The Recirculation of Negativity: Theory, Literature, and the Failures of Affirmation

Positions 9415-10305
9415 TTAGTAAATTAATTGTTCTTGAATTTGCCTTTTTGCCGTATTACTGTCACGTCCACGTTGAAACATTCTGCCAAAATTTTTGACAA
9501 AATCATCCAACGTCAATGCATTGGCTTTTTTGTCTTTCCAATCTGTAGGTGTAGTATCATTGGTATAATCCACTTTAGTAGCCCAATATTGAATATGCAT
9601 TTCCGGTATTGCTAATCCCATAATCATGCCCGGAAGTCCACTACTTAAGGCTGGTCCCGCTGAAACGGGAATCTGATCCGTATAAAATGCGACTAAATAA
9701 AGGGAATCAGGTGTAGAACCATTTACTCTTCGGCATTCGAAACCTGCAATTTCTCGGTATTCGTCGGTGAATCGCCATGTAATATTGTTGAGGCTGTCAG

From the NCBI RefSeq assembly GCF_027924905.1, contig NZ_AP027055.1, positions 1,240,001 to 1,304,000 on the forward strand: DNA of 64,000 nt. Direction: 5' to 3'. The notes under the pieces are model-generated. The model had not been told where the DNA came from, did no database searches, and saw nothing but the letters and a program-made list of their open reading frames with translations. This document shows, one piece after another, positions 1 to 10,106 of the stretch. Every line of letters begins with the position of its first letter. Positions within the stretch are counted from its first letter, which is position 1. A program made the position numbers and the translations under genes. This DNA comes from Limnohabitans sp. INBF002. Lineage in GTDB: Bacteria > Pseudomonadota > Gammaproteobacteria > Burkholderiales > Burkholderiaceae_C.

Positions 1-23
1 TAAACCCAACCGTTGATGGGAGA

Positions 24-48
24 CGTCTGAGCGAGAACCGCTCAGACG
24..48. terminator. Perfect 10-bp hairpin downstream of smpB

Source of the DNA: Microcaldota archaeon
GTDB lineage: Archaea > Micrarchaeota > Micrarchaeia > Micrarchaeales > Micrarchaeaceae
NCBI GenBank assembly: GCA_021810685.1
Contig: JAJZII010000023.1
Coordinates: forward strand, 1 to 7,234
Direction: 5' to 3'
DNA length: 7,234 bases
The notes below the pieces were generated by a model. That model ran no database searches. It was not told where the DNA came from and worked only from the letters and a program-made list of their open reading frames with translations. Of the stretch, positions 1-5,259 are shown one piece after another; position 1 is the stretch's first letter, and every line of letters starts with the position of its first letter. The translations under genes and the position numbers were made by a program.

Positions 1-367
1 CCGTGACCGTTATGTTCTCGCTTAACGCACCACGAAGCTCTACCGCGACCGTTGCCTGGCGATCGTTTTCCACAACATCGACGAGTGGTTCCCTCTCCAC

The contemporary theoretical moment is dominated by “affirmationism,” as the affirming of a superior economy of excess that can inscribe and rupture any actual economy. This article reconstructs and critiques this affirmationism through an analysis of how it subordinates negativity as trapped within a restricted economy, and insists on a “savage negativity” that escapes all relation. I do so by retracing the core features of affirmationism and particularly its turn to the forces of creativity and play, figured through literature, posed against the “labor of the negative.” Probing this downgrading of “labor,” as a result of the collapse of worker’s identity, I suggest that it results in a fatal detachment of negativity from any political or social instantiation. Instead, the return to negativity must be a return to the possible relational forms of negativity that attend to the impossibility of labor within capitalism.
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